“What is blue? Blue is the invisible that turns visible.” Yves Klein.
As a Nature lover I have always considered Blue and Green two colours related, not only due the fact they are analogous-adjacent in the colour wheel, but because Blue is the Cosmos and Green is the Nature.
Blue is the symbolic colour of eternity, of harmony, it’s deep and immaterial, in nature it’s found only as transparency, made of emptiness-air-water, which dematerializes all that is wrapped in it, which undoes the boundaries, dissolves the forms. Entering the blue is equivalent to passing on the other side of the mirror, where the real is transformed into imaginary. It’s a feminine colour, uranic, of the Celestial Dome, symbol of high status.
Green gives a sense of stability, hope. More dark Blue is added more solid and authoritative results. It is equidistant from the Celestial Blue and from the Infernal Red, both absolute and inaccessible. It’s the colour of immortality, of life, of the regenerating vegetable kingdom, the refuge in the maternal world, of the awakening of primordial waters as an ocean of origins.
“I wouldn’t build a house for myself but if I had to, I would, like some Romans, build it right into the sea. I certainly would like to share a few secrets with this beautiful monster.” Nietzsche.
In ancient times many Blue and Green colours were obtained from Nature, from Minerals and Plants, the only sources available.
Egyptian culture created the Egyptian Blue, a stable silicate of Calcium and Copper. Smalt is another Blue used among the Egyptians. And it’s the first form of Cobalt found in history too. It’s made from Blue Glass, affordable, and widely used during Renaissance. Replaced by the synthetic form in 1804 by chemist Thénard. Cobalts have an excellent lightfastness, are semi-transparent, good for mixing, but are very expensive. The range goes from Violet-Blue-Green-Turquoise Teal to Yellow.
From semi-precious stones was extracted Lapislazzuli and Turquoise.
Turquoise is made by Hydrous Phosphate of Copper and Aluminium, a light bluish Green.
Lapislazzuli (literally “beyond the sea”, because imported in Europe from Asia) is renowned as the most precious and expensive Blue pigment of all times, even more than Gold. It comes from Afghanistan, it was found since 6th century. Since Medieval and Renaissance period it was used for sacred paintings and manuscripts, especially for Madonna’s mantle, generally Blue. Obviously over the time this pigment has become increasingly unobtainable due to the exhaustion of the mines. This colour has a marvelous Purple shade, excellent lightfastness, and impurities of Pyrite make it bright. The synthetic and cheaper form Ultramarine was developed only in 1826 from French chemist Guimet. When chemically modified it produces Ultramarine Violet in Red-Blue hues.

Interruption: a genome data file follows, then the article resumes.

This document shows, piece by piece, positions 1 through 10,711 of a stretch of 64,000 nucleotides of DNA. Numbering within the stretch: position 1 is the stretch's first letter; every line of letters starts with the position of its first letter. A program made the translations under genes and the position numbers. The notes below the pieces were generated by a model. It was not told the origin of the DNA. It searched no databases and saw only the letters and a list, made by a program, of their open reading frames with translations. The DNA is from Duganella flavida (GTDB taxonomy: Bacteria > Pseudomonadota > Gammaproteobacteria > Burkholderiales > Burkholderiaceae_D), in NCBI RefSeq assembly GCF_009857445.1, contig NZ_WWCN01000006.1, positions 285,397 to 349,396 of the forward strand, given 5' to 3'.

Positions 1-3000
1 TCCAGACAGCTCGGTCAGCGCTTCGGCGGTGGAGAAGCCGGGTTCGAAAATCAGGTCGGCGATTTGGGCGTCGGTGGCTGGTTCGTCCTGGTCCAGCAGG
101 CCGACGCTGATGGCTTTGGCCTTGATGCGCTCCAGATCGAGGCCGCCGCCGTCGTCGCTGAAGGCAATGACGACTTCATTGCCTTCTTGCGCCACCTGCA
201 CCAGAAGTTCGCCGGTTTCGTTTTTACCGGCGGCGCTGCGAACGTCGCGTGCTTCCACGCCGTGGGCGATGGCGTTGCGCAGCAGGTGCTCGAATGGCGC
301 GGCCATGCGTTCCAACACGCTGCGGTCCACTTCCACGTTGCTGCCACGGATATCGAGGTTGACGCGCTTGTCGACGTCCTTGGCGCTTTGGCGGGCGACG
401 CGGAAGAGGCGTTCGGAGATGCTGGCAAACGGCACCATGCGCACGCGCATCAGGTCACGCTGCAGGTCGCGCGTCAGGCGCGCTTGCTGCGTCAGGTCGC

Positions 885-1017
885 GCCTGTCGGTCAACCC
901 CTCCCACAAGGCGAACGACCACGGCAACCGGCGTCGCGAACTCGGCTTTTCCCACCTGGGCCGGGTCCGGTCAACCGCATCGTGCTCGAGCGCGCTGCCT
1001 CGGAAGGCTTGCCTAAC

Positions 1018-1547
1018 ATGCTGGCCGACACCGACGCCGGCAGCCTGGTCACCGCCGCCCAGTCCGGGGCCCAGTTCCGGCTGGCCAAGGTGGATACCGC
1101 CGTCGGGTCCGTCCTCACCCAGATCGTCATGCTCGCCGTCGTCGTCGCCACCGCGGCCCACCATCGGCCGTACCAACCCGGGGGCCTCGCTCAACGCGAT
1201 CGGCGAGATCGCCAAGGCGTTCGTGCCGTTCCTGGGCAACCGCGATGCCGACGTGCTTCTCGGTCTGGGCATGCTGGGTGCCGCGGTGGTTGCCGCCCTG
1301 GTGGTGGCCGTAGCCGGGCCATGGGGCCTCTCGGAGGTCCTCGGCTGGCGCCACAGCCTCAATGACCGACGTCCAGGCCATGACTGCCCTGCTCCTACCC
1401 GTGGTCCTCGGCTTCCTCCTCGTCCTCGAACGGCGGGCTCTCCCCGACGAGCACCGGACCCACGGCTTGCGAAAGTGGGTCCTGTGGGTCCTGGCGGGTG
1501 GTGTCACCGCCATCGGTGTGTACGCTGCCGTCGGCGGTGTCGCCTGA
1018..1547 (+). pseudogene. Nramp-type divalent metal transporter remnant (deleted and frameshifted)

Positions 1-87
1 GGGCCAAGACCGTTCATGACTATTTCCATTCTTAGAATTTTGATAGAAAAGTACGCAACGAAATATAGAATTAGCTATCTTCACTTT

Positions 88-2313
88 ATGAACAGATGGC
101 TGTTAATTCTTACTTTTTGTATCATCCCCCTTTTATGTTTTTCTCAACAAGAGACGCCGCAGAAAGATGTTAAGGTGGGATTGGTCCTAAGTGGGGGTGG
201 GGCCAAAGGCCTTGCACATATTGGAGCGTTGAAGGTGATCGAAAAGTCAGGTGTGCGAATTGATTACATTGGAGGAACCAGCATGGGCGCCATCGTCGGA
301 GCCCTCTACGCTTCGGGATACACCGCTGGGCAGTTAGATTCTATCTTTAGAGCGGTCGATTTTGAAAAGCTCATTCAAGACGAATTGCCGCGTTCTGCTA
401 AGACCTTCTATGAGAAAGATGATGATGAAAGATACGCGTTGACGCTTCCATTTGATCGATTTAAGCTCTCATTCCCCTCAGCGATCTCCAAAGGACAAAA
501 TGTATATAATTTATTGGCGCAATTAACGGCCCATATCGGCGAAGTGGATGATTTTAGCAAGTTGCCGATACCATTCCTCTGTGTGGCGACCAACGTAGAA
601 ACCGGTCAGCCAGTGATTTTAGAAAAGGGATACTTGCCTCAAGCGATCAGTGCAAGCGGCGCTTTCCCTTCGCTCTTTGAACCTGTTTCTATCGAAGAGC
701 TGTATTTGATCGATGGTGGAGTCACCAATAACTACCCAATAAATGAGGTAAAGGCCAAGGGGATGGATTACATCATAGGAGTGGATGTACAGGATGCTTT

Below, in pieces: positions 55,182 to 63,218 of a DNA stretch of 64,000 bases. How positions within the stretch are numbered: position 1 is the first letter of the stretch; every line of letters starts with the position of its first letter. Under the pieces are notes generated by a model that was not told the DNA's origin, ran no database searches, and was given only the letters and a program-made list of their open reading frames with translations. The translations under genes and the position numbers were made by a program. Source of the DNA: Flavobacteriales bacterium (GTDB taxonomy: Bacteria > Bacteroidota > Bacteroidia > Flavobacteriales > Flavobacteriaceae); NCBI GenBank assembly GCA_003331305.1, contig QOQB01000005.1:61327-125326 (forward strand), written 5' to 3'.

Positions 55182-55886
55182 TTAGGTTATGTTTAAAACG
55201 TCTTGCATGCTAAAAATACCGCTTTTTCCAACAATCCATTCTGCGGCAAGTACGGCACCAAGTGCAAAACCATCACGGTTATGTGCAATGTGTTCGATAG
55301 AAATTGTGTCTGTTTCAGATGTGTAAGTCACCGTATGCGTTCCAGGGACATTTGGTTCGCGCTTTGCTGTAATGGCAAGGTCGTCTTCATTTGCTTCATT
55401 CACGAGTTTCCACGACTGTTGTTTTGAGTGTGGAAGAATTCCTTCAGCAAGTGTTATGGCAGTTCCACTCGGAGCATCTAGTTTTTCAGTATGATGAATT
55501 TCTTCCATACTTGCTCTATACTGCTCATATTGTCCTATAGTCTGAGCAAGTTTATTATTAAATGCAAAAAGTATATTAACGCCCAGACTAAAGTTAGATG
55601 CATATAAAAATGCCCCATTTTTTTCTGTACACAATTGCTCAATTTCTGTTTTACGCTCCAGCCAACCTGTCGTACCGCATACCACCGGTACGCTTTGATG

Azurite is similar to the costly Lapislazzuli, but cheaper. It’s made by Copper, even if it tends to change colour to a sort of green like Malachite, and even more dark.
Malachite, from Copper’s Carbonate too, known also as Mineral Green or Verdeazzuro, is the oldest Green of history, but absolutely not lightfast.
In Middle Ages was used Verdigris, a vibrant bluish Green colour made from Copper (again!). It tends to darken and degrades surfaces. Also named as Spanish Green, better not mixing with White Lead. Cennini in his Book of Art mentioned this colour at the time.
Green Earth (PG23) is also named as Verona Green, Stone Green, Verdetta, Bohemian Green. Made from minerals such as Glauconite and Celadonite, is a mixture of Iron-Magnesium clays, a transparent colour, with a range from Yellow to Grey. Very used during Medieval and Renaissance period, especially as underpainting colour for flesh tones in portraits.
Some organic Blue are extracted instead from plants: Indigo from Indigofera Tinctoria and Woad from Isatis Tinctoria. They were introduced in Europe during 17th century, but their use is known since antiquity. The synthetic form was introduced only in 1870.
One of the first Blue used was Mayan Blue, it has been found on pottery and artifacts of Mayan and Aztec civilizations. It’s a mixture of clays and Indigo, very stable, even if the recipe is still unknown.
In Medieval times Iris Green was obtained from the juice extracted from the Blue Purple petals of Iris. Obviously it was necessary a lot of flowers to obtain this pigment. It was often used in manuscripts.
From the berries of the Buckthorn is made Sap Green, a fugitive lake made from the juice of this plant, with a rich Yellow undertone.
And talking about flowers and botany, a few words on Hookers Green. It took the name from Victorian botanist Sir Joseph Dalton Hooker, director of the Kew Gardens in London and President of the Royal Society. He made a mixture of Prussian Blue and Genuine Gamboge Yellow to create this colour.
Prussian Blue (PB27) has a singular story behind its origin. It’s the first synthetic pigment obtained by mistake in 1704 by Diesbach while trying to create a Red Lake. Despite its content (Ferrous Ferrocyanide Salts) it isn’t extremely toxic, infact it’s used as antidote for heavy metal poisoning. Also named as Berlin Blue, Parisian Blue, Chinese Blue, Steel Blue, Milori Blue. It tends to fade in the light, but returns to its original colour when in the dark.
Anyway, as soon as I’ll finish these posts about colours, I’ll made one about my world favorite gardens.
To be continued…